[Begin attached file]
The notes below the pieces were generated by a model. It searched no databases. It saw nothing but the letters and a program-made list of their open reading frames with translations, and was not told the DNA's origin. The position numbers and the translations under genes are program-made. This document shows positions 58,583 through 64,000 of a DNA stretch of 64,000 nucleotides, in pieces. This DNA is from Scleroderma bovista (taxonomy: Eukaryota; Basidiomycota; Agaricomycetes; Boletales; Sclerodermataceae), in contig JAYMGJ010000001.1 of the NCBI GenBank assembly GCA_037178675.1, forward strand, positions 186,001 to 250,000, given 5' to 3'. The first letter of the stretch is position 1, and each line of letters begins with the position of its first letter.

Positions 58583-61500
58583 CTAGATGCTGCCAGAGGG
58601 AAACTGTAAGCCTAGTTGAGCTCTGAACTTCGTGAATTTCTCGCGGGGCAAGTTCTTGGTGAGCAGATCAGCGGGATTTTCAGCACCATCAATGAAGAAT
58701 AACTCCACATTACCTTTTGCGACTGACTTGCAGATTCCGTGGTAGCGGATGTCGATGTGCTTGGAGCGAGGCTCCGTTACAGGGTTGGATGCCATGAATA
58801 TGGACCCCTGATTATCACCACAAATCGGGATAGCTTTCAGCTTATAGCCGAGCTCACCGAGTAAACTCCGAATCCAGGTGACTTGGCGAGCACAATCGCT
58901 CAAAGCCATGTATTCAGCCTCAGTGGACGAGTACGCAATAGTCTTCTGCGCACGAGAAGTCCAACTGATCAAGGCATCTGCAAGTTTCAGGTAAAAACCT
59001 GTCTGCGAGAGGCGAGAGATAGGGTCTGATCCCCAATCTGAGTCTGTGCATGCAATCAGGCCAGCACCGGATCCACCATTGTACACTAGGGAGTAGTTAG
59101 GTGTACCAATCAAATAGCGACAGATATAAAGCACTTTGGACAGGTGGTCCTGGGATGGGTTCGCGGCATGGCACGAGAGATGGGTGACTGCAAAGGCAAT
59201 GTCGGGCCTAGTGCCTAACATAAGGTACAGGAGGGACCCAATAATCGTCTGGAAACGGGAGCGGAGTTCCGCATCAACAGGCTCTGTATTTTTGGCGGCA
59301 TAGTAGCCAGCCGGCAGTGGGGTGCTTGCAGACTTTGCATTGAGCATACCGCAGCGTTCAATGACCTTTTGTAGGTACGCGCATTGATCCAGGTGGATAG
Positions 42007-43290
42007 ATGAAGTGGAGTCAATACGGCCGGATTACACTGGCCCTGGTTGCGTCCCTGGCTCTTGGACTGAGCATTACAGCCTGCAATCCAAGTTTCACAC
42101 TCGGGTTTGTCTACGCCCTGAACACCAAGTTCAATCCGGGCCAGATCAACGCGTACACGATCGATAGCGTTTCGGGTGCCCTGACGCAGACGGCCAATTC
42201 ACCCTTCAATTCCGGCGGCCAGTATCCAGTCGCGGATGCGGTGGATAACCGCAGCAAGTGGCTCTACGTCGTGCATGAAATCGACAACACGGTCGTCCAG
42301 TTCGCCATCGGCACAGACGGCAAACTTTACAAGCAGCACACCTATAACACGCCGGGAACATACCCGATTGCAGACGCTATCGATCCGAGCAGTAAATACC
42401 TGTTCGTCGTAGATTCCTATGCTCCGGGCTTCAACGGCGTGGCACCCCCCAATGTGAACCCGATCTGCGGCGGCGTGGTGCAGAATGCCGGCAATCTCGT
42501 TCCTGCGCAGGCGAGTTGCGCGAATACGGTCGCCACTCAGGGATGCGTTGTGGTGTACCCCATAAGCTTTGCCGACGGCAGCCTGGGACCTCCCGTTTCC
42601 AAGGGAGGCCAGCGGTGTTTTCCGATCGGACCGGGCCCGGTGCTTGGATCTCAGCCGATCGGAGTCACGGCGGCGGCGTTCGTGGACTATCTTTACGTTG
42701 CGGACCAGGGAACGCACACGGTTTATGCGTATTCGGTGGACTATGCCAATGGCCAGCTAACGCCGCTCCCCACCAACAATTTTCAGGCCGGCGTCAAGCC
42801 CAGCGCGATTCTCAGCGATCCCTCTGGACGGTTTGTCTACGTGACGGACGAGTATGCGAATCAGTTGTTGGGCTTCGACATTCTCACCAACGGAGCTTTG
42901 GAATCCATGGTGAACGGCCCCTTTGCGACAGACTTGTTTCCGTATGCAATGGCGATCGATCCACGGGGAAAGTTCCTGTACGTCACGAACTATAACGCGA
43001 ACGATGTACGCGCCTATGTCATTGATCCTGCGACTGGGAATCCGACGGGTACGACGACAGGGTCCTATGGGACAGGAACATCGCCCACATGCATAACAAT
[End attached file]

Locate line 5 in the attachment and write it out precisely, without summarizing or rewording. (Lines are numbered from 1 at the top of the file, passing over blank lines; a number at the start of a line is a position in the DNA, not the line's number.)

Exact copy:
58701 AACTCCACATTACCTTTTGCGACTGACTTGCAGATTCCGTGGTAGCGGATGTCGATGTGCTTGGAGCGAGGCTCCGTTACAGGGTTGGATGCCATGAATA